Joseph Mawle is almost unrecognisable in Sky Atlantic’s The Tunnel. Not because of any dramatic transformation or the heroics of the makeup department, but because I don’t think we’ve ever seen him – even relatively – clean-shaven before.
Playing the hero or the villain, one thing we can rely on Mawle for is at least a sprinkling of stubble.
“It’s true, it’s stood me in good stead, I hadn’t thought about it!” he begins. “I’ve got a bit of stubble at the moment – but occasionally the razor comes out! I hope my career doesn’t depend on whether I can grow a beard of not – but if it does, so be it. May it keep growing!” he says giggling.
The 39-year-old, who grew up in rural Warwickshire on his dad’s farm, is best known for his recurring part in the epic fantasy drama Game of Thrones as the bearded Benjen Stark, as well television turns as Jesus Christ and Peter Sutcliffe (…see what we mean?).
Mawle’s character hasn’t appeared in the HBO series since season one – and he’s previously claimed to be in the dark over whether he would return, stating that it all depends on its writer George RR Martin.
At the end of our interview today, he tantalisingly tell us he’s “having a little bit of downtime before cracking on with the next [project] – which I can’t reveal at this point!”
The Tunnel, based on the Danish/Swedish crime series The Bridge, stars Stephen Dillane and Clémence Poésy. Mawle plays Stephen Beaumont, a social worker. He’s effusive about director Dominik [Moll] and producer Ruth Keneley-Letts, who he says he’s admired for a long time.
“I had a good time – inevitably it depends on whether your character is a nice, fun person to get in the head of or an unpleasant person, and this guy wasn’t particularly pleasant, so there elements that weren’t that enjoyable if I’m honest!”
He considers whether or not he’s drawn towards “unpleasant” characters in series.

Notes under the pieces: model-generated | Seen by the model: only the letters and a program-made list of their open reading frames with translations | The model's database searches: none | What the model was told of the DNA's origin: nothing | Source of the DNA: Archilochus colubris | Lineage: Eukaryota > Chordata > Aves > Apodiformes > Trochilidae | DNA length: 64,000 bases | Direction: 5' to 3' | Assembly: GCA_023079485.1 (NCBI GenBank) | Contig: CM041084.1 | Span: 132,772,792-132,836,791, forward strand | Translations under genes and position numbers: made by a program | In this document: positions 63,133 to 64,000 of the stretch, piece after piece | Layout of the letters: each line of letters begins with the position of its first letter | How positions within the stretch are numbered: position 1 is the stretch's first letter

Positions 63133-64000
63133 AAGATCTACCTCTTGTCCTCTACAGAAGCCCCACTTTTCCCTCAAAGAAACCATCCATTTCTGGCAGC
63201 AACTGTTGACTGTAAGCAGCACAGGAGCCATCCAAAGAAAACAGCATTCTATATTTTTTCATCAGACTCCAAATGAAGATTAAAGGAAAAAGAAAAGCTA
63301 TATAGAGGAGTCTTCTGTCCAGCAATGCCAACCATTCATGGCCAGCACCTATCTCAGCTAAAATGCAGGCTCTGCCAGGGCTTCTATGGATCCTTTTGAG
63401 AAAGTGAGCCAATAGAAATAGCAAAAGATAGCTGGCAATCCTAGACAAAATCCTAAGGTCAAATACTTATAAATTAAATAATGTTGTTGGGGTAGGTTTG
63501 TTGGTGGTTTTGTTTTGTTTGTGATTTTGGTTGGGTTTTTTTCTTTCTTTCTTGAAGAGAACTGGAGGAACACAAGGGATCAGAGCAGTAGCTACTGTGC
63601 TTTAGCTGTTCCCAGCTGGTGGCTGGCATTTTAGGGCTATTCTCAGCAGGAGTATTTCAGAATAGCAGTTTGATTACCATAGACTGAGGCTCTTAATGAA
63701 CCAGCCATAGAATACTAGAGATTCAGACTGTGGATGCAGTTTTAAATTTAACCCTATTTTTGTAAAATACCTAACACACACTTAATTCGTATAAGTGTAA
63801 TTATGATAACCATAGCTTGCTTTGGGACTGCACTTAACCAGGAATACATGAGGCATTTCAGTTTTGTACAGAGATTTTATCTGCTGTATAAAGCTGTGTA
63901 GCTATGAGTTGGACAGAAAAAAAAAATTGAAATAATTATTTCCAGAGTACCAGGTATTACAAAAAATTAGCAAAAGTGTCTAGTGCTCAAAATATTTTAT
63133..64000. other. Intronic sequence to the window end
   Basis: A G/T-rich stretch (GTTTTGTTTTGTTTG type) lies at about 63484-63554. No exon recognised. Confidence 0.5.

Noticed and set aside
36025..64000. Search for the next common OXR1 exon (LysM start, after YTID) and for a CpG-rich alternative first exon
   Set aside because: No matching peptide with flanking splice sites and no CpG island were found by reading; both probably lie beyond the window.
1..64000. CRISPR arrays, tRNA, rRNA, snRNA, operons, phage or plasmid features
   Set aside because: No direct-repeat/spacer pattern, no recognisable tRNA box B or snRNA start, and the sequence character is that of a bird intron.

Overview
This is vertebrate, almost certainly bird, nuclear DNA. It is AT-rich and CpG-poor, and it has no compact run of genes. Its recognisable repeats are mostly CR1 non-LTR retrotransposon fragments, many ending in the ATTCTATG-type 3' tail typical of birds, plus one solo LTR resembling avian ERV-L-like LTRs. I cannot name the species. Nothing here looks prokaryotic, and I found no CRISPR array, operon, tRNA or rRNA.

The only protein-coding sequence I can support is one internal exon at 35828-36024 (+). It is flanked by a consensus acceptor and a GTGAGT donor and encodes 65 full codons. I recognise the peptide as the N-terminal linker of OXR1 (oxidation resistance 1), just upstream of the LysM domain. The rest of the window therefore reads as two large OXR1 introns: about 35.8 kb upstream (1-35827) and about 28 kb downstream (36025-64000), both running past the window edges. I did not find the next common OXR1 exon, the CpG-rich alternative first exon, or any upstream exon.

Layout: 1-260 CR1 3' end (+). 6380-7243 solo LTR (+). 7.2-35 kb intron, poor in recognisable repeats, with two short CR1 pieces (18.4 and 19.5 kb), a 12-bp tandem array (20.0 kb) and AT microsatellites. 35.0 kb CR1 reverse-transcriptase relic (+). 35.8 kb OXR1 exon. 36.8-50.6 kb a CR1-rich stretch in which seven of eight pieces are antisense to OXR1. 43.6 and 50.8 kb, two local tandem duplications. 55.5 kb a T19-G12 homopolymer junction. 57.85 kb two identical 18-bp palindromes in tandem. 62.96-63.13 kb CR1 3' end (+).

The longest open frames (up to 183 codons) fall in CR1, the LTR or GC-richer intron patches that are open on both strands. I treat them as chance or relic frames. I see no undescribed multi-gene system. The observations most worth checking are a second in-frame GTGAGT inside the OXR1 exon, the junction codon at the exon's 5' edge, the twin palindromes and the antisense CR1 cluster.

“I’m flicking through my TV in my head and I’m thinking ‘Birdsong… that was a really nice person, not a bad bloke’. I don’t always do dark characters, but I do choose people who I find fascinating, who have depth. It’s certainly the case of Stephen in The Tunnel, there are both really good elements and really bad. I don’t think any person is being bad on purpose, they are doing something they believe is right, even if it’s confusing.
“The results of their actions, although despicable or deplorable in some cases – you think that character has to wake up and realise, who is he… what he’s become.”
He’s always chosen his characters well – and reputation has steadily grown.
“It’s all about exploring and not just my story in it but the whole story,” he tells us, “and if that intrigues me and piques my interest. If I’ve just done something dark, it’s really nice to do something lighter or kinder. I want characters that get my gut racing, that win me over, those are the ones I put myself forward for.
“I love doing research, even if part of it is superfluous to requirements, the more information I have, the more comfortable I feel playing that character. It gives you exciting options of where to go – the more you know the more you’ve got.”
He tells us there’s no method to his approach: in fact, acting is as easy as cake.
“‘Method’ is always a funny word,” he says with a laugh, “There are of course elements of method, but there’s a method to baking a cake, and after you’ve followed that method by the book, you go, actually I can do it without the book, I can go my own way, and that’s kind of what I do, and finding that ways of making characters come to life.”
Does he prefer TV?
“It’s not exactly a preference [for television]. If you’ve done a film, it’s always nice to do a series when you get chance to explore, and as series get more popular with box-sets, with Breaking Bad, Games of Thrones, you really to go on a journey with people and with them for a good while.”
“We’ve just – just – finished filming Ron Howard’s new film, In the Heart of the Sea, which is based on the real story behind the writing of Melville’s Moby Dick,” he tell us.
What does he do in his downtime? “Run. Eat. And read,” he quips. He also heads back to Warwickshire and still helps out on the farm, he was there just over Christmas. “It’s nice to get a bit useful, a bit physical!”
You sure you didn’t just put your feet up?
“Well, there’s a bit of that as well” he laughs, “being looked after!”
The Tunnel is available to buy now on Blu-Ray and DVD.
The Tunnel is out now on DVD and Blu-ray courtesy of Acorn Media